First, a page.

False fire alarm on seventh floor causes evacuation of Moody

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Student with disability needed help, and third floor could not hear alarm.

By Will Underhill and Sami Parman

Fire alarms sounded and flashed, driving students from Moody Learning Center at about 10 a.m. Feb. 1.

There was no fire. Smoke detectors on the seventh floor were set off by a blueberry muffin left unattended in a microwave.

Ironically, Dr. Nancy Roell was preparing a lesson titled “Mistakes Winners Don’t Make” in Room 700A for the Gateway to College program when she left her breakfast on overtime.

Amid much confusion, students were evacuated and the building was searched. Two life-threatening problems were discovered.

In a high school fire drill, students are taught to react on the suspicion of a fire, even if it’s only a drill.

Teacher education sophomore Audrey Gutierrez was in a philosophy class on the fifth floor when the fire alarm went off. 

Gutierrez has a walking disability and uses a cane.

The elevators were not working — and are not supposed to be used in an emergency — and students were directed to exit via stairs and escalators.

Every floor of Moody is equipped with emergency evacuation devices to aid staff in assisting mobility- impaired individuals escape down stairs. Only no one was around to help.

Walking down the escalator, Guiterrez had difficulty breathing.

“I know the building is old and that there is no way to know if the fire is real or not, but there is no system in place,” Guiterrez said.

During her descent, Guiterrez did not see any officers, staff or faculty to help her. Students were passing by without noticing her condition, and by the time she got outside, the all-clear signal was given to re-enter the building.

“It bothers me because something has to be done to help those with disabilities,” Guiterrez said. “There’s no way I can walk with my backpack and cane down the escalator. We need to be better prepared and equipped to handle something like this.”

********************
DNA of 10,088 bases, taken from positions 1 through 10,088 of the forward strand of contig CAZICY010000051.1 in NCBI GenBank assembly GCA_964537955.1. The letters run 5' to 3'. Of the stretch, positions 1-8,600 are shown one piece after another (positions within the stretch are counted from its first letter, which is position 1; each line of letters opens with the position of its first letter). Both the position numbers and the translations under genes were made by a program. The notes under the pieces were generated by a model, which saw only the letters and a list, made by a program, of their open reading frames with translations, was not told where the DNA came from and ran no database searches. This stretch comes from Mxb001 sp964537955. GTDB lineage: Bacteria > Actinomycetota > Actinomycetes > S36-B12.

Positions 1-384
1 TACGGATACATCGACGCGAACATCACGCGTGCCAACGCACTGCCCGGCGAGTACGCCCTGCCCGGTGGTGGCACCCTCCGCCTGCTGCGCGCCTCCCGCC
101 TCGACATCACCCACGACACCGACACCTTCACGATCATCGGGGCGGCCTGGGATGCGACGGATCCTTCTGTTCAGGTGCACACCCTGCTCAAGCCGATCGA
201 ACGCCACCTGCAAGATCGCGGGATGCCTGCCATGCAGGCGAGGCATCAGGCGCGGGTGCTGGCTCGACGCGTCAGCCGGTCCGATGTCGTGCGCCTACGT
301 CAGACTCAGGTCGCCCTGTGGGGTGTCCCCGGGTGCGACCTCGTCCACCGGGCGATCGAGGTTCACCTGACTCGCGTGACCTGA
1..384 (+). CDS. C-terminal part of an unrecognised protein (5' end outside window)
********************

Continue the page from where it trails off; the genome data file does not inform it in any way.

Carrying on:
While those on the upper floors flooded the stairwells, people on the third floor could not hear the alarms.

“It sounded like a muted car alarm,” psychology freshman Louis Hernandez said.

Learning resource specialist Leticia Alvarado alerted students and employees to leave the premises.

“A librarian from upstairs had to let us know to leave,” Alvarado said.

The alarms are supposed to emit a loud piercing noise and flash alert lights.

“The lights didn’t go off in here,” Alvarado said.

The fire alarm system in Moody and throughout the college previously was under contract with Simplex Tyco fire and security.They were responsible for installation, repairs and testing.

The alarms in Moody include new and old devices. Some of the alarms are five years old, others up to 10 years old, said Marlene Collins, scheduling dispatcher for Simplex Tyco.

The last time the college alarms were tested was May 21, 2007, Collins, said.

Paperwork with pricing and scheduling was sent to this college and after no response, the contract for regular services was canceled Sept. 21, Collins said.


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